While most may be familiar with the narrative of a talented young woman who rose from the horrors of slavery to be a privileged witness to the inner workings of the Lincoln White House, the scene in which a fictional dialogue takes place between the president and Keckley outside the Executive Mansion introduces the viewer to a fact that even I was unaware of – that Keckley had had a son who served in the Union army and was killed in battle.
As soon as that line left Gloria Reuben’s lips, my mind immediately leapt to the obvious question – was this son of hers a member of the United States Colored Troops? After a little digging, I soon found my answer.Before delving into the details of the short military career of Keckley’s son, a little background is in order. “Lizzie” Keckley was born into slavery in February of 1818 in Dinwiddie County, near Petersburg, VA. She eventually wound up in Hillsborough, NC where here owner, Hugh Garland, “married” her to his neighbor Alexander Kirkland. This basically meant that she was a concubine and, in her own words, Kirkland “persecuted” her for four years, an experience that was “fraught with pain.” This abusive union resulted in a son being born, whom the father named George. Thankfully for Keckley, Alexander Kirkland died when their son was only 18 months old.
In her autobiography, Behind the Scenes: Thirty Years a Slave, and Four Years in the White House, Keckley had this to say about the situation: “The child of which he [Kirkland] was the father was the only child that I ever brought into the world [she would later marry again – this time of her own volition]. If my poor boy ever suffered any humiliating pangs on account of birth, he could not blame his mother, for God only knows that she did not wish to give him life; he must blame that society which deemed it no crime to undermine the virtue of girls in my position.”The son, originally referred to as “Garland’s George,” would eventually earn freedom along with his mother when Keckley paid $1,200 for their freedom in 1852. George would grow into a capable boy and go on to attend Oberlin College. By the time of the Civil War however, George – who sometimes went by his middle name William – adopted his father’s last name of Kirkland and enlisted as a white man in the 1st Missouri Volunteers – a 3 month militia unit that would be redesignated the 1st Missouri Light Artillery. He entered the service on April 24, 1861 The 1st was one of several unofficial pro-Unionist Home Guard militias formed in St. Louis in the early months of 1861 by Congressman Francis Preston Blair, Jr. and other Unionist from Missouri. They would elect Blair as their colonel, with Nathaniel Lyon in overall command of the Missouri volunteers.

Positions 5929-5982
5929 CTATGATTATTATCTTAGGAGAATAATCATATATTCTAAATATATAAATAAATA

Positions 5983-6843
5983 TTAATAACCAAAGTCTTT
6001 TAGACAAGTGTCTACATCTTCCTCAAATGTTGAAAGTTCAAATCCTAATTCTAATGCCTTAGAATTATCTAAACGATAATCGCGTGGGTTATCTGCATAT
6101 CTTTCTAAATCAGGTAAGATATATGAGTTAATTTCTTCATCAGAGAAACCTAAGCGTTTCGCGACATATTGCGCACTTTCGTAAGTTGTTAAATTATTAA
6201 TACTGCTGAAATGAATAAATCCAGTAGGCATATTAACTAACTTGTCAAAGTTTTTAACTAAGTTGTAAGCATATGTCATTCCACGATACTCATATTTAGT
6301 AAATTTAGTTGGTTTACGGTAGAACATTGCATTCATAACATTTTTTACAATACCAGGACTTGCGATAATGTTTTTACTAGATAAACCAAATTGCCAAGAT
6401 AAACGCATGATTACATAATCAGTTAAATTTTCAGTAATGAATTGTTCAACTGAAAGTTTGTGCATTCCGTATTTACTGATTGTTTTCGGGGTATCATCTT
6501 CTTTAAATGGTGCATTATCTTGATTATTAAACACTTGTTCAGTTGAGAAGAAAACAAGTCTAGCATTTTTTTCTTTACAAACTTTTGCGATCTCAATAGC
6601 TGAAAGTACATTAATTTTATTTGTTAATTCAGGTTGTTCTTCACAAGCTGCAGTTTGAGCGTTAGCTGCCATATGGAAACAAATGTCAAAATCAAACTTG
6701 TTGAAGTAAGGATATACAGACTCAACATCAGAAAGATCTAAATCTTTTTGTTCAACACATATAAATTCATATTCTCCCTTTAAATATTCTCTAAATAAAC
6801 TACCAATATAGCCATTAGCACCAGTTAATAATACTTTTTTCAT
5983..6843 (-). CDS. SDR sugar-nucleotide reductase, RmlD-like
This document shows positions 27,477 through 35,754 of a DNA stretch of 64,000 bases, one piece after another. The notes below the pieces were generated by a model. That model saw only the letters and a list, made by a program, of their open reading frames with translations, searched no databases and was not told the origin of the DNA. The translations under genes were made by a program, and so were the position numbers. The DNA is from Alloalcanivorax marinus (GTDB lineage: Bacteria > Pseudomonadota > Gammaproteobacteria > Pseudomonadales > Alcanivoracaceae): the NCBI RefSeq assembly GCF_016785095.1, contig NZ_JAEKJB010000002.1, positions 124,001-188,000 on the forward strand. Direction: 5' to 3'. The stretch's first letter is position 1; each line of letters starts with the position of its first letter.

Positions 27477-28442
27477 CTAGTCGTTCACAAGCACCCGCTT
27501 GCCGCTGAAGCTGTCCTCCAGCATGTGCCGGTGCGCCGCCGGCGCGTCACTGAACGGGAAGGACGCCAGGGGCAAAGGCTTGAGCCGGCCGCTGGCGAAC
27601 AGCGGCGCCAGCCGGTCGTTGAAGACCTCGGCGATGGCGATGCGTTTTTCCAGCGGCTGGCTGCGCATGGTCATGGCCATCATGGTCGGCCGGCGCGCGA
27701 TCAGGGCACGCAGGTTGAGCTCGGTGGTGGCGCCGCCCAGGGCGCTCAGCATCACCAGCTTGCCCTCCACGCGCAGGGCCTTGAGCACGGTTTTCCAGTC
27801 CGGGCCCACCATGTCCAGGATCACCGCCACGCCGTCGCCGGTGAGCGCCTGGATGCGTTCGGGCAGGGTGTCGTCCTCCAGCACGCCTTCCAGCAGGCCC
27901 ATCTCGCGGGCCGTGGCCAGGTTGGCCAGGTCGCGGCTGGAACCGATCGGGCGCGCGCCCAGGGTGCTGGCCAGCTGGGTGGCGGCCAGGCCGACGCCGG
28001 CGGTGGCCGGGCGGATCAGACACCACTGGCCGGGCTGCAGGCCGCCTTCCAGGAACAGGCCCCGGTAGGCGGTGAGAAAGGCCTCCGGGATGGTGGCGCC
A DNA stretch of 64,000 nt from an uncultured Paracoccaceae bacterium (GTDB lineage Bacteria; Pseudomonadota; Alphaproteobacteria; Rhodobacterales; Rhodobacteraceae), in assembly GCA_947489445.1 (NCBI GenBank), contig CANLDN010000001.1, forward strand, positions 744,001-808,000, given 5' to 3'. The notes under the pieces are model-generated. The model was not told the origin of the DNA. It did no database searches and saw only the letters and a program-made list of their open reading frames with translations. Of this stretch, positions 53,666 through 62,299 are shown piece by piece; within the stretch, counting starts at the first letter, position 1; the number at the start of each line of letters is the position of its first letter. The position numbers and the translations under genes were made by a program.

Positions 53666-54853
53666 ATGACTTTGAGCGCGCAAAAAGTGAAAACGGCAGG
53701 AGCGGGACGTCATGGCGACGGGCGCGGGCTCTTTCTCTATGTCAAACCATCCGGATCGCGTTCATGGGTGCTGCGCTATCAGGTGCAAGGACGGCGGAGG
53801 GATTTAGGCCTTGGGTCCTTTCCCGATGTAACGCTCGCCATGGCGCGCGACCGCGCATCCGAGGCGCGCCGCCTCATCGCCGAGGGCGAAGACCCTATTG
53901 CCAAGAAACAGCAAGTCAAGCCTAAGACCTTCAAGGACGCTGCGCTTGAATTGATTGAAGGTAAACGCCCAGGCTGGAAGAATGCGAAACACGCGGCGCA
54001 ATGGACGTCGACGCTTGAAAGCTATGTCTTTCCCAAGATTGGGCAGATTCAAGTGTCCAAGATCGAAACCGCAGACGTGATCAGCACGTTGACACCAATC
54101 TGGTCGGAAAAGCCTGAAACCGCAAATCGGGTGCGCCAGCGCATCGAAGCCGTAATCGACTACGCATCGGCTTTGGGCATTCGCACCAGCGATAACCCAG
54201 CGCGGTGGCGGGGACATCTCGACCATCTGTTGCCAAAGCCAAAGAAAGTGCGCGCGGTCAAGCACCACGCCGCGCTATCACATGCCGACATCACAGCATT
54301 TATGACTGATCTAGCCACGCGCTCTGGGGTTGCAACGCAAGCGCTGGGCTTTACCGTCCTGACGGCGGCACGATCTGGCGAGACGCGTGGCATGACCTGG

Kirkland was with the 1st when they went into action at Wilson’s Creek on August 10, 1861, and it was there in the Ray family’s corn field where he was killed. It is unknown if his body was claimed, or if he was buried on the battlefield. If he was buried on the field, he may be in one of the 689 unknown graves at Springfield National Cemetery, where all of the Union dead from Wilson’s Creek were moved after the war.
Keckley received a pension starting in September of 1863 with the help of Owen and Joseph Lovejoy and was paid $8.00 a month until her death in 1907. It is interesting to note that she makes scant reference to George in her autobiography – indeed, she spends a much greater amount of type space devoted to the death of Willie Lincoln, and only references the death of her son to illustrate how she could relate to Mary Todd Lincoln and comfort her in her time of grief.